Melinda goes to her closet after school rather than ride home on the bus with her peers. She greets her poster of Maya Angelou, her Cubist tree, and her turkey-bone bird sculpture, and curls up for a nap. Sleeping at home has gotten even more difficult; in fact, she has begun to sleep walk to the kitchen door in an unconscious attempt to escape her house.
Melinda’s insomnia is yet another symptom of her depression, and of how unsafe and uneasy she feels in her house. Her closet feels more home-y than her actual home, as it is filled with things that she cares about and that reflect her personality.
Waking up, Melinda realizes that she has slept until the final basketball game of the season. She intends to go straight home, but instead gets caught up in the excitement, standing at the door of the gym and watching as the team wins. The cheerleaders cry, the coaches hug, and even Melinda begins to clap. Still wanting to be a part of the community, Melinda dawdles at the door until she’s spotted by David Petrakis, who invites her to accompany him and his friends to his house for pizza.
This moment embodies Melinda’s conflicted attitude about her self-isolation. Although she feels that it is her only option, she is in fact deeply lonely and unhappy. Her longing for other people, and for a community, is so strong that she even gets uncharacteristically excited about a basketball game.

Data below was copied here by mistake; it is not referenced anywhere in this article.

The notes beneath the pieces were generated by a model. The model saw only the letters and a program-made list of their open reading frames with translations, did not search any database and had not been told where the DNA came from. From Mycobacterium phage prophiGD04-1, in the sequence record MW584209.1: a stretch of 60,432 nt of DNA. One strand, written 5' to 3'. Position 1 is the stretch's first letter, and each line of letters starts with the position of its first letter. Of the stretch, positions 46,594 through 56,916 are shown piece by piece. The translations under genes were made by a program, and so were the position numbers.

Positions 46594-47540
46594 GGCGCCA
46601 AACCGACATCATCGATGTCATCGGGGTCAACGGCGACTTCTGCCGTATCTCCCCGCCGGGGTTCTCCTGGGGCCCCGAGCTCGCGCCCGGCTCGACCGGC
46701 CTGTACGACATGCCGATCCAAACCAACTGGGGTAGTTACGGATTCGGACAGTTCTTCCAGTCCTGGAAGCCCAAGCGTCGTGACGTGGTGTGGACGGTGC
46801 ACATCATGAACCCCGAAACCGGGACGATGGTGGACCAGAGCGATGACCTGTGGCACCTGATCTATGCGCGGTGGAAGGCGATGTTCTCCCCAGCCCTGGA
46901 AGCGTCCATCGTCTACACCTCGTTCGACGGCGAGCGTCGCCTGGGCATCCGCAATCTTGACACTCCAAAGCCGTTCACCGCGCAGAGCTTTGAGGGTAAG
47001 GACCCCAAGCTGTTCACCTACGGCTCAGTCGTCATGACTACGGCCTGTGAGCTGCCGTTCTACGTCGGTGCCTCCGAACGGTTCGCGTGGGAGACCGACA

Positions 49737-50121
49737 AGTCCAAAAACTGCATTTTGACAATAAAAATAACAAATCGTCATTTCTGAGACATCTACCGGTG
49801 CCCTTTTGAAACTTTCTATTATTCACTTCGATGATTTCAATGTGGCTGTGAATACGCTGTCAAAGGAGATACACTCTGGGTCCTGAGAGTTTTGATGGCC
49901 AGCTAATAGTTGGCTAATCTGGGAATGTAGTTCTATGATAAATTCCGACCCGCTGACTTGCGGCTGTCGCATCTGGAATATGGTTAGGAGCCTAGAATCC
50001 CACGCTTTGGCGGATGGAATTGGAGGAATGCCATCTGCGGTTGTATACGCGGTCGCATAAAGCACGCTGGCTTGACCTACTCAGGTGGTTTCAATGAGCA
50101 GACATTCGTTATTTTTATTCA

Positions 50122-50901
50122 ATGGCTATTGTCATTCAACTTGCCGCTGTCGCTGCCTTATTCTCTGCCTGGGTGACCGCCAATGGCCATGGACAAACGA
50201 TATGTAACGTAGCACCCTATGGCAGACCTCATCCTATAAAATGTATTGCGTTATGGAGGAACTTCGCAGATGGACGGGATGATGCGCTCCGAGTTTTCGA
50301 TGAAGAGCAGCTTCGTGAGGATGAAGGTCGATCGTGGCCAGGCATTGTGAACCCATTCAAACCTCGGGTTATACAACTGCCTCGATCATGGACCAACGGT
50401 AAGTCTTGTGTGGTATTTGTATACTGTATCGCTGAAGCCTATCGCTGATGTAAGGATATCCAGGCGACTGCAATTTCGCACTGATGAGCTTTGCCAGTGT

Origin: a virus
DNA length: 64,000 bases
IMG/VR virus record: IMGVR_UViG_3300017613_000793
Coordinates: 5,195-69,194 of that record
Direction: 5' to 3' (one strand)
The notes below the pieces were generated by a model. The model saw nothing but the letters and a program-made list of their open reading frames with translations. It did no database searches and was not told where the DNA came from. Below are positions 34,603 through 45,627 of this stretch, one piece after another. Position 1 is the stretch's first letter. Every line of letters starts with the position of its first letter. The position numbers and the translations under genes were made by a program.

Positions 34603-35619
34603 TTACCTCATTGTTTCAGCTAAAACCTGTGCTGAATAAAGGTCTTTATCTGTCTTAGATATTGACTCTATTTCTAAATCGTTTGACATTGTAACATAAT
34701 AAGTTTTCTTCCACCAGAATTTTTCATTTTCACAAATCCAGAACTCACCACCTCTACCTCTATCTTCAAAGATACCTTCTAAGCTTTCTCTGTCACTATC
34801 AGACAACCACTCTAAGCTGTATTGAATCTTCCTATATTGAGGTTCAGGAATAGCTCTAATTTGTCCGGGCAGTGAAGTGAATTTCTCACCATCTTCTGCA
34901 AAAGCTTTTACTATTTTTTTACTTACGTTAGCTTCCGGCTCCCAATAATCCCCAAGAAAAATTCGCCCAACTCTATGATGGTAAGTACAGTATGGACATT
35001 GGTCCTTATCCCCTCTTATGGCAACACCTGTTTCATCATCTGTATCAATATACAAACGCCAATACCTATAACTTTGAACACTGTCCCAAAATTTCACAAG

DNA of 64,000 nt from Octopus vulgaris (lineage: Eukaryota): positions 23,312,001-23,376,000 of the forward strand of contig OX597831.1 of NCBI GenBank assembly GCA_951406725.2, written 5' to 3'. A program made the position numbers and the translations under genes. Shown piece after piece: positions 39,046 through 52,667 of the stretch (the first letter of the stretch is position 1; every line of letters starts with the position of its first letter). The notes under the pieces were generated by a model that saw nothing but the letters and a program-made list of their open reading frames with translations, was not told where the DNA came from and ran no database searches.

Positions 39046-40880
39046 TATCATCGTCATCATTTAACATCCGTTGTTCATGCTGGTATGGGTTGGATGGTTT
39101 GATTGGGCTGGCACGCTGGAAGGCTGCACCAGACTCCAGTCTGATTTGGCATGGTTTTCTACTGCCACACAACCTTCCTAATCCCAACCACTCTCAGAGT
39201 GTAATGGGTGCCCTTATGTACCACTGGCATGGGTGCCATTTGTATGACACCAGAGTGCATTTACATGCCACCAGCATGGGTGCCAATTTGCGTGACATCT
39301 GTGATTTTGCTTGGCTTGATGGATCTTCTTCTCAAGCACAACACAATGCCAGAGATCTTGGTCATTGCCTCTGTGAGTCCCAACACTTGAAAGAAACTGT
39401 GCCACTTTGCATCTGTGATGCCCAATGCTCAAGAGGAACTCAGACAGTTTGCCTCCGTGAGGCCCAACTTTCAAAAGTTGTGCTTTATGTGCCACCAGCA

Melinda freezes at the idea of a party, and excuses herself immediately, mentally commenting that she doesn’t “have a good track record with parties.” Feeling torn as she walks home, Melinda wonders if she has multiple personalities. An argument rages in her head, with a voice she calls Melinda One asserting that she should have gone to the party after all. She reminds herself, however, with a voice she calls Melinda Two, that the world is unsafe, and that David could have been trying to lure her to his house. Hating the feeling of being split, Melinda wonders, “If I kick both of them out of my head, who would be left?”
Although she is undoubtedly drawn to David Petrakis, Melinda’s trauma is instantly triggered by the idea of a party. The argument she imagines in her mind, meanwhile, is a clear reflection of her internal turmoil. On one hand, she wishes to be as innocent and free as she used to be; on the other hand, she believes that the only way to protect herself is to be defensive and guarded from any and all possible threats.